dancing the spidery happy bokeh pokeh!
Poll finds 23% of Texans think Obama is Muslim | Front page | - Houston Chronicle:

A University of Texas poll to be released today shows Republican presidential candidate John McCain and GOP Sen. John Cornyn leading by comfortable margins in Texas, as expected. But the statewide survey of 550 registered voters has one very surprising finding: 23 percent of Texans are convinced that Democratic presidential nominee Barack Obama is a Muslim.
The Playgoer: Our Nonprofit-Theatre CEO's:

This built-in expectation that the grunts will continue to watch the income gap between staffer and leadership grow is crucial to our problems. Because it's true--Andre Bishop, Todd Haimes, many of these folks did ineed work for nothing while they grew their original companies. And they do deserve some comfort, some security, and, sure, some "reward," after all that.

But the feeling many get from that generation so often now is: "Hey, I dealt with it back then. So can you." Not in a mean way. But actually as if it's "character building," and all that. Or it's just the sorry reality, and always will be, given how much our culture shits on the theatre.

Keep in mind, when this generation of producers started out in the 60s and 70s, one could still rent an apartment in NYC--even Manhattan--for $200 a month. Or less. When the subway was a quarter. And even Broadway tickets were on average were under $40.

How anyone breaks into the theatre in this town today on a $10,000-$20,000 a year stipend and survives for more than a few years--absent a trust fund--is a miracle.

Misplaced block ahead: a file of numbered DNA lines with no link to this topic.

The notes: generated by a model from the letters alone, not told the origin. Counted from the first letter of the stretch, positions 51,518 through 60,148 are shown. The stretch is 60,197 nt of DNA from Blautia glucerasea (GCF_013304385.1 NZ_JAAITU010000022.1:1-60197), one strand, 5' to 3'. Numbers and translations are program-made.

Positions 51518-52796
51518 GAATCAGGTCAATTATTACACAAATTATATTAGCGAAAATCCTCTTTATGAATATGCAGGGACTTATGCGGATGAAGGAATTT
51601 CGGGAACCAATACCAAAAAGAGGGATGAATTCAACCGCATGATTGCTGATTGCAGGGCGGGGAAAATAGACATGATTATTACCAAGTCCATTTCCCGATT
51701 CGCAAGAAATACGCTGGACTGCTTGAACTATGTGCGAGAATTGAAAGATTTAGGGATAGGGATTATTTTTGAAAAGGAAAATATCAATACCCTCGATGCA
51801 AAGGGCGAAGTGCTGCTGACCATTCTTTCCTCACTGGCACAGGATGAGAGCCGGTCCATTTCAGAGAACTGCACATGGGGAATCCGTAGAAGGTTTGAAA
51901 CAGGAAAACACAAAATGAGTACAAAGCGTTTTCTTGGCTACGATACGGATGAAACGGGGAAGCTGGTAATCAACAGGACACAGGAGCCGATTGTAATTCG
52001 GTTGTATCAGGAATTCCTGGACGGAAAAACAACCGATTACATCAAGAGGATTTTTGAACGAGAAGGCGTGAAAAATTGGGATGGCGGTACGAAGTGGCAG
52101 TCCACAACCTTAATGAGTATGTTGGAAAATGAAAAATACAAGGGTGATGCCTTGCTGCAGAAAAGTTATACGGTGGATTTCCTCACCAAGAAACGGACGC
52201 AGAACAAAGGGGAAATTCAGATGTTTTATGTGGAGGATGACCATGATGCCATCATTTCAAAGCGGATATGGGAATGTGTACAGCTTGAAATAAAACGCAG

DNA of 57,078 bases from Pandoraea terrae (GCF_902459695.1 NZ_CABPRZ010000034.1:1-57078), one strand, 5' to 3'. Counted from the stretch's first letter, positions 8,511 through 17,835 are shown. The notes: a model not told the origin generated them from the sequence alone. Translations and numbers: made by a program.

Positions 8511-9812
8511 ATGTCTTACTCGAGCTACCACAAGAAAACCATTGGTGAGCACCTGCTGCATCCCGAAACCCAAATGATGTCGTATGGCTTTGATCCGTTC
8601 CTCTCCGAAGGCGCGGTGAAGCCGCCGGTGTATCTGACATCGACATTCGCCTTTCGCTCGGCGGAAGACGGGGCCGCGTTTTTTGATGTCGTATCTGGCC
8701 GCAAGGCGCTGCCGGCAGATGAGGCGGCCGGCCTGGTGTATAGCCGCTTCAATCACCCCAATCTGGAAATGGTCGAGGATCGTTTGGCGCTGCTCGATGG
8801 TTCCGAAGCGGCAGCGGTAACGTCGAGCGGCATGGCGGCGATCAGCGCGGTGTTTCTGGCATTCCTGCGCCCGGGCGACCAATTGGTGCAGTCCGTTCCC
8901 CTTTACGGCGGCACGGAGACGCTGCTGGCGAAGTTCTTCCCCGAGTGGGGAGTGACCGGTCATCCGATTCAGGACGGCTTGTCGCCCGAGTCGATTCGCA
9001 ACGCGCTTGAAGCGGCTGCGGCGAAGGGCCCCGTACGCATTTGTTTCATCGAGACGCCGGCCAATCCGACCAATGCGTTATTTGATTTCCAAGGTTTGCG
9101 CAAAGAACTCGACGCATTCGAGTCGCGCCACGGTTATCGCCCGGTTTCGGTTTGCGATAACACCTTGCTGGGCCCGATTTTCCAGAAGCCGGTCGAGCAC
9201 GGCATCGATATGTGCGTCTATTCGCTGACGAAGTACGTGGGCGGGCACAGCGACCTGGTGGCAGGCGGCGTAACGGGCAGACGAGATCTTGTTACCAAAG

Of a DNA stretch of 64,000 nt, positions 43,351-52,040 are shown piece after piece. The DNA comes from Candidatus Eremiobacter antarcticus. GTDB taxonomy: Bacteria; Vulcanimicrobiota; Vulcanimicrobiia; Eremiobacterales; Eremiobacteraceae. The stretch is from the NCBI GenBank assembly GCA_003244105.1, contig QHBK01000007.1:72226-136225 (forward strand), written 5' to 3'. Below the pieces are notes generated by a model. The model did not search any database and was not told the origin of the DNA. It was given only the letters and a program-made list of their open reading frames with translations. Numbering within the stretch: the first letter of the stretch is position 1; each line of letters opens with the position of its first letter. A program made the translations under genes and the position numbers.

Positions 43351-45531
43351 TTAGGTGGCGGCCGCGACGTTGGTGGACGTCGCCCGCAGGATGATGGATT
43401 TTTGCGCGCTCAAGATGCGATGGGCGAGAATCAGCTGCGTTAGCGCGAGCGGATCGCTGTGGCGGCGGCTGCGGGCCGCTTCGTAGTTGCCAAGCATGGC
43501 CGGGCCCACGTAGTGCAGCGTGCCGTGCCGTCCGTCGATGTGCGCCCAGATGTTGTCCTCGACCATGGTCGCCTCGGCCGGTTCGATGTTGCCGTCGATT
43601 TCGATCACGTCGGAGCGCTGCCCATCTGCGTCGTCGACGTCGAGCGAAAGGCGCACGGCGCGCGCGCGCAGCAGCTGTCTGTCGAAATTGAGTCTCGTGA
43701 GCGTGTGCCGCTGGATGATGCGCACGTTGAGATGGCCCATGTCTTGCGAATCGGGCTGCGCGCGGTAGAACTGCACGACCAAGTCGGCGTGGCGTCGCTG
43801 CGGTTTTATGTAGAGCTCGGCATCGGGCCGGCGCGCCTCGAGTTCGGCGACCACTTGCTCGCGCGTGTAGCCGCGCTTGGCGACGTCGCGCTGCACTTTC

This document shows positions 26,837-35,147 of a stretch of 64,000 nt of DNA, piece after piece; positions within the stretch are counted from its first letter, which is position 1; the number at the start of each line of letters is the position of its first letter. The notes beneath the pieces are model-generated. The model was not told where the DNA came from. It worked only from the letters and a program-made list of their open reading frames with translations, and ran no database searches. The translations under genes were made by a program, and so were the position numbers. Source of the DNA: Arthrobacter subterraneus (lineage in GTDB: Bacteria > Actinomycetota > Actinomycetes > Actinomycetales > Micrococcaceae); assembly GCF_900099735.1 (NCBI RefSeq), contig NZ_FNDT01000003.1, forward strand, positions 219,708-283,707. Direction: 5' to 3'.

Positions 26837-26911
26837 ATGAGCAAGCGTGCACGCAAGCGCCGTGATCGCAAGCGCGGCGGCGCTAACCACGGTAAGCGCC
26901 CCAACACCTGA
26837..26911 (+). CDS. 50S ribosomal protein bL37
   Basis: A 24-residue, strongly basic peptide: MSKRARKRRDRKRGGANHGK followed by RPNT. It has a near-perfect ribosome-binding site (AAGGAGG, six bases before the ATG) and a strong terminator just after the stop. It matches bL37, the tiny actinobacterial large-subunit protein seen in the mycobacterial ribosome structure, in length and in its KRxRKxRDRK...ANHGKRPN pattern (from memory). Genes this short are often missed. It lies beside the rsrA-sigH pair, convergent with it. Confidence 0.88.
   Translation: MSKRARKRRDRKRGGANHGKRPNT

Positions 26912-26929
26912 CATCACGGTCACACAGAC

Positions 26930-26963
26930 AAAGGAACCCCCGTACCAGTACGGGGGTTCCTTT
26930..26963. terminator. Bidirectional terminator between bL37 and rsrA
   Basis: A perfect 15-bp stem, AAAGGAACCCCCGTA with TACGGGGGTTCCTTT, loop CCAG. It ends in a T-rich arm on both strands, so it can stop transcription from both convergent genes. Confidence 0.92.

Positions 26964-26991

Wednesday, October 29, 2008


It's tightening...that's a real bounce for McCain. Most projections don't look like it's enough to even make it tight, but we still have a week. Bears watching.
The Last of Sheila - Wikipedia, the free encyclopedia:

The movie was inspired by an irregular series of elaborate, real-life scavenger hunts Sondheim and Perkins arranged for their show business friends (including Lee Remick and George Segal in Manhattan in the late 1960s and early 1970s. The climax of one hunt was staged in the lobby of a seedy flophouse, where participants heard a skipping LP record endlessly repeating the first line of the Harold Arlen/Johnny Mercer standard One for My Baby (and One More for the Road) ("It's quarter to three...") The winning team eventually recognized the clue -- 2:45 -- and immediately headed for room 245 of the hotel, where bottles of Champagne awaited them.
Modern Fabulousity: Stage Addiction: Taking The Subway South:

Another monologue, If You See Something, Say Something -- Mike Daisey's examination of homeland security and nuclear history -- is currently packing in SRO crowds at Joe's Pub tucked inside the Public Theater, and rightly so. Daisey gained widespread attention last spring with his stage treatise How Theatre Failed America; in Something/Something, he again blends societal concern with personal memoir, parsing American political history with his own biography. The piece uses humor like a scalpel, carving the path for a startingly intimate fascination with Los Alamos and the Manhattan Project; if Daisey dawdles a bit over the minutiae of nuclear testing, it still rings with truth and enthusiasm. In other sections, though, the piece brandishes the threat of terrorism with verve, revealing our government's post-9/11 paranoia for the shiny, distracting bauble it is. Daisey has been on "artists to watch" lists too numerous to count of late...and it's deserved. If You See Something, Say Something makes the unmistakable case that Daisey, like Eric Bogosian before him, has become America's leading town crier, shouting into the wind of our desperate times, hoping we can still hear.